Stephen Woodring

Paper and Presentation: Avoid Becoming Accidental Adversaries While Building Stronger Coalitions

Abstract: Climate change, substance abuse, and terrorism. These global issues affect us all regardless of demographics or social status, uniting or polarizing us. No issue in this environment, big or small, can be solved by one person or one organization alone. Reaching a common, complex goal thus requires tremendous planning in conjunction with collective, sustained, and coordinated action.

When an issue feels large or insurmountable, hostilities arise despite shared intentions. The term “accidental adversaries” describes the process when two or more parties working together suddenly fall out of alignment. Problems arise when one or both parties are not satisfied with current progress and subsequently take corrective measures that unintentionally obstruct the success of the other party. Parties begin to look at each other as competitors instead of allies despite their original intention of working together.

Adversarial behavior manifests in a few ways – individuals getting weighed down by the minutiae or becoming overly consumed with taking credit for positive results while quickly placing blame on others.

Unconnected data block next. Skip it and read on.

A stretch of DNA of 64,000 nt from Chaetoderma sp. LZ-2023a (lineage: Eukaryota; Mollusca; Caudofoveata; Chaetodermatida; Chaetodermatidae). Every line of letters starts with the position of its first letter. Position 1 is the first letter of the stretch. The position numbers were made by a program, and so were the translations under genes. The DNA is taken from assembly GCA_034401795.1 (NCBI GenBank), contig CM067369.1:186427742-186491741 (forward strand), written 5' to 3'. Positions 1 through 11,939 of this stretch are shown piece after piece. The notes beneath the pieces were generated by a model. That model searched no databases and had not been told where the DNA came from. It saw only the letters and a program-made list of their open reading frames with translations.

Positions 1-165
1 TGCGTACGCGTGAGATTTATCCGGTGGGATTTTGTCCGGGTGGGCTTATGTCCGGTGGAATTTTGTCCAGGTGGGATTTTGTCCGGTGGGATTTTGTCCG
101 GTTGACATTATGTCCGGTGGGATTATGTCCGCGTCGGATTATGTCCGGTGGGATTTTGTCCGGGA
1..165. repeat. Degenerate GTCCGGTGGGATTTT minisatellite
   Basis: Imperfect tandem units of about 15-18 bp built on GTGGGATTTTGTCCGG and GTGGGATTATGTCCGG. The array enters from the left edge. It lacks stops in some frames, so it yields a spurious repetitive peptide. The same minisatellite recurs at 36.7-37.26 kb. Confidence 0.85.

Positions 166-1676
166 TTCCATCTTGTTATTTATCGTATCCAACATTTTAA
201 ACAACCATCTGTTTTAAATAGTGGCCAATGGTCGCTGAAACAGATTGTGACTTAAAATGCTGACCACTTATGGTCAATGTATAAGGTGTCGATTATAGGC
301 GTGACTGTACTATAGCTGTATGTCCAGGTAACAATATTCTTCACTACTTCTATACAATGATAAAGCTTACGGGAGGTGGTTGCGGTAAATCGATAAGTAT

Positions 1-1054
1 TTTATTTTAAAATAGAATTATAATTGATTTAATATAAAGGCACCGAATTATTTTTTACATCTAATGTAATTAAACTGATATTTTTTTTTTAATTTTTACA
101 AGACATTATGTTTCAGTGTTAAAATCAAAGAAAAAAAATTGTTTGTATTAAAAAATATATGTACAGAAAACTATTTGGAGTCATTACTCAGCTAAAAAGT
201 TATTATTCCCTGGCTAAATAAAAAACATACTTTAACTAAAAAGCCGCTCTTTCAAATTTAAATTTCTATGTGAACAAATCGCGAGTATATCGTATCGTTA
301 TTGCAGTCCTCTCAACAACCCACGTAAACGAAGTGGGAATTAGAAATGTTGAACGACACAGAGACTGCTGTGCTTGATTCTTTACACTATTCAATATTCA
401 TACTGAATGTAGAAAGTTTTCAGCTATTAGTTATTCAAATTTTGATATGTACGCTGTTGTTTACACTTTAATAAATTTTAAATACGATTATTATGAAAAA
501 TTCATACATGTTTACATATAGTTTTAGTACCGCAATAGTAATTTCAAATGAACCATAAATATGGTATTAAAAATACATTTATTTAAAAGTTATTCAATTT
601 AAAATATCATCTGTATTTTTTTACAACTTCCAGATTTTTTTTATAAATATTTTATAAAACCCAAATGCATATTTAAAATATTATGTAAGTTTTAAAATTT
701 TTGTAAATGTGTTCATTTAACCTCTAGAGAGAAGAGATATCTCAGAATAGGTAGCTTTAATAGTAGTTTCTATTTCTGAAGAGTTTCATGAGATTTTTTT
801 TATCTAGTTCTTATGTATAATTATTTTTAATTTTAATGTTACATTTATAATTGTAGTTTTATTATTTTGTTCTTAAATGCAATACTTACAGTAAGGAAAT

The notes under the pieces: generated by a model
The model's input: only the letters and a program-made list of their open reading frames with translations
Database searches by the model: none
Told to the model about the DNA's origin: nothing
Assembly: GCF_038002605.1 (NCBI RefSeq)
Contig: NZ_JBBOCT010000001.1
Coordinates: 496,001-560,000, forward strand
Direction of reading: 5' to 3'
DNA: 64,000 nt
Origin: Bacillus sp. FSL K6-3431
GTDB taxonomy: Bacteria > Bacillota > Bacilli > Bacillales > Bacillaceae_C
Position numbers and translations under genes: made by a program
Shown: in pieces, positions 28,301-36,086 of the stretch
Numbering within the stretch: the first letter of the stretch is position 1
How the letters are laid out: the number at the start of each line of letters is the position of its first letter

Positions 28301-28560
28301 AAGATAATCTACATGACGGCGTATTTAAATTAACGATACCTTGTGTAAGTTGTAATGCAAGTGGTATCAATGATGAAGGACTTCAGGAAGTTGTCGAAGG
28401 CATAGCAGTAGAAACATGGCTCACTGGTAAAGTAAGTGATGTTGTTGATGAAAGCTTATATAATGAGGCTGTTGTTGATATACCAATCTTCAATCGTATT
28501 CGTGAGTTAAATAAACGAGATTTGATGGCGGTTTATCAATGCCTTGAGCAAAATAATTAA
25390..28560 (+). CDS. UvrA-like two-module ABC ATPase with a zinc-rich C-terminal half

Accidental adversaries are common and create unnecessary roadblocks. This session will inform how parties can come together to tackle some of the world’s most complex problems. This session will review the three conversations that will prompt healthy change: how groups can work through the clutter to get a clear picture of the problem; gaining alignment around a common vision; and focusing resources on the fewest, most important initiatives to achieve the desired outcome.

PMI Talent Triangle: Leadership

Biography: Stephen Woodring is an engaging strategy and change management consultant with nine years of stakeholder engagement and communications experience. He advises leaders seeking to leverage emerging technologies on how to address their complex and changing organizational needs. Mr. Woodring provides his clients direct support in the design of strategies, messaging, and products for data-driven and IT transformation projects, particularly in the acquisition and procurement function—resulting in improved leadership alignment, adoption, and advocacy from diverse stakeholder groups.d